An Interview with Dr. Durney

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THOMA STAFF

Dr. Durney is one of STAC’s most loved and dedicated faculty members. From his beginnings in admissions to his celebrated role as college provost, Dr. Durney as been both professor and mentor to many students. He currently teaches communication arts courses. Continue reading to find out more!

Thoma Staff: When did you start working at STAC, and what is the best part about your job?

Dr. Durney: I started at STAC in 1973! I was originally hired as Assistant Director of Admissions, working with Andrea Kraeft. I loved working with students, and in 1975, I started to teach Freshmen. That was really invigorating, and I’ve loved working with students ever since!

 

Thoma: What were your favorite and least favorite classes in college?

Dr. D: My favorite class in college was Shakespeare (primarily because of my professor, Harry Blair); my least favorite was Medieval Philosophy (Sorry, Dr. Trawick!).

 

Thoma: What is your favorite college memory?

Dr. D: I have many fond memories, but probably my favorite was meeting my life-partner, Julie, at a neighboring college, at a Turtles concert! After that, it was putting the weekly student newspaper (The Quadrangle) out on the night that it was rumored that Paul McCartney was dead (1969).

 

Thoma: What was your first job?

Dr. D: Technically, my first paid job was as a Resident Assistant at Manhattan College. I STILL have that on my CV! Beyond college, I started work as an Assistant Director of Admissions for St. Francis College in Maine (now University of New England).

 

Thoma: Which app do you find yourself using most often?

Dr. D: I play Words With Friends with many “friends,” but I probably use a dozen or so news apps with some frequency, since I’m basically a news junkie! My sons have also taught me how to use Netflix to catch up on some old series, and I love music of all types, so I’m forever using my iTunes app.

 

Thoma: Say you just sold your tech startup for 10 million dollars! What’s the first thing you do with the money? 

Dr. D: $10 million doesn’t go as far as it used to, but I probably would offer any support to my extended family, buy a small boat so I can fish for stripers off Cape Cod, invest in a couple of pieces of original art, and help several of my favorite charities.

 

Thoma: Out of all the classes you teach, which one is your favorite?

Dr. D: I love teaching Media Law & Ethics, because the media legal landscape changes every day (take a look at Hulk Hogan v Gawker!). Many Obama fans (including yours truly) are dismayed by the fact that this administration has been less “transparent” and “open” than any other in recent memory, and the struggle for free and unfettered expression continues into modern day! Just ask Donald Trump, who wants to do away with the First Amendment, because of all the “negative” media out there!?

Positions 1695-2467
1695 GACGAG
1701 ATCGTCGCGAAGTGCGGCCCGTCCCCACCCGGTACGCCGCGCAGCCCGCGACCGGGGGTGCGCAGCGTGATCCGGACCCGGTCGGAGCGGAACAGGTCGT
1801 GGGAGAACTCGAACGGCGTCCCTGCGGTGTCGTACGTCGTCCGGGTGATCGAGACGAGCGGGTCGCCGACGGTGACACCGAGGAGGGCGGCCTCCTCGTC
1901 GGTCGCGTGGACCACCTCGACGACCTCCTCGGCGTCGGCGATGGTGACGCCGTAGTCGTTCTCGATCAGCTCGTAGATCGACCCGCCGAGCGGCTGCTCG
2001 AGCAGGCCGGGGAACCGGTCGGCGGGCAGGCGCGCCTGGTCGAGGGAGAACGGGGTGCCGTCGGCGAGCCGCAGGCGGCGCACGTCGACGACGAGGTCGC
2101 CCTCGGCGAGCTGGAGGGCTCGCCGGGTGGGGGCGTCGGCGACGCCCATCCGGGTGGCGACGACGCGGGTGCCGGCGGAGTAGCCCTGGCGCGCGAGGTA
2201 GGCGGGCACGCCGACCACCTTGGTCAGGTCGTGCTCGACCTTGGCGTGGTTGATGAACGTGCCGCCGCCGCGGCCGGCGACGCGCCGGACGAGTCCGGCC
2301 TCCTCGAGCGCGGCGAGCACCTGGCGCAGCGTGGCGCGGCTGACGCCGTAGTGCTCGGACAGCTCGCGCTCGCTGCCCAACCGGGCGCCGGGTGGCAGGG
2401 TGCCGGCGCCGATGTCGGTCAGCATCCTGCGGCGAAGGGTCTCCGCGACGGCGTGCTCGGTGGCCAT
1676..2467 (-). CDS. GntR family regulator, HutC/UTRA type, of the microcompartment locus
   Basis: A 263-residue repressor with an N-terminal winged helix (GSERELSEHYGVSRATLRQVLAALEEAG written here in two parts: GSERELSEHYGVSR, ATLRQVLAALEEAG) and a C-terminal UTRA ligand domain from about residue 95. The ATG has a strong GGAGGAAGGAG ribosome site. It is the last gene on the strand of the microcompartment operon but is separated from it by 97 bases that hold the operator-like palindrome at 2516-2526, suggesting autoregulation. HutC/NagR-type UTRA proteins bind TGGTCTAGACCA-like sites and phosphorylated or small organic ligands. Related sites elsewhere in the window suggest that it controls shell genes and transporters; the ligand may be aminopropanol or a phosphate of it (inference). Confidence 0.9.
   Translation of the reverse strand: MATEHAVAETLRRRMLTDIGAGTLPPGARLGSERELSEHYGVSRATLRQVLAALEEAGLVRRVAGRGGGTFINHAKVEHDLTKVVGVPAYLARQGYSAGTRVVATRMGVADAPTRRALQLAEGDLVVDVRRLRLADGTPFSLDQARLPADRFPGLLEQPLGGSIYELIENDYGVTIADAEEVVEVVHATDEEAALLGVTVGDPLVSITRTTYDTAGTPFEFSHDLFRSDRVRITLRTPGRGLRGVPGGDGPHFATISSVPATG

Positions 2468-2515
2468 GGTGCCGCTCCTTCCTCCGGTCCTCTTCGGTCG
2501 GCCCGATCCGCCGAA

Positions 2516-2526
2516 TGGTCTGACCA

Thoma: If someone made a movie about your life, which actor would you pick to play you?

Dr. D: I would have loved to have been an investigative journalist, and while there have been only a rare a few good movies about journalism, Michael Keaton was excellent in “Spotlight,” this year’s Best Picture Academy Award recipient! If he were available…

 

Thoma: Do you have any hobbies that people don’t know about?

Dr. D: Dr. Keppler and Dr. Papavlassopolus would know this, but I love to play table tennis, or ping pong! And some folks might know that I love classic rock & roll music and actually went to Woodstock in 1969!

 

Thoma: Do you have any current movie, TV, or music obsessions you want to mention?

Dr. D: Obsession’s a strong word…I enjoy a good film (from Casablanca to Spotlight…and all the Bonds in between!), watch little TV other than sports, and grew up with the Beatles and the Rolling Stones, who still get me pumped up on road trips!

 

Thoma: If you were a candy, what candy would you be? 

Dr. D: One of my favorite candies is Mr. Goodbar (as our Registrar’s Office knows well!), but I’m not sure I would want to actually be any candy bar…

 

Thoma: What is the best piece of advice you’ve ever been given?

Dr. D: Actually there are probably three – 1) Be true to yourself;  2) my father always used to say “De gustibus non est disputandem” (There’s no accounting for taste!); and  3) another Provost once told me that the most important skill any chief academic officer could have was the ability to listen! So, focus on your own strengths and be honest about your weaknesses; maintain an appreciation for the wide diversity of opinions (and “tastes”) that exist in our worlds; and respect and hear carefully what other people have to say.

 

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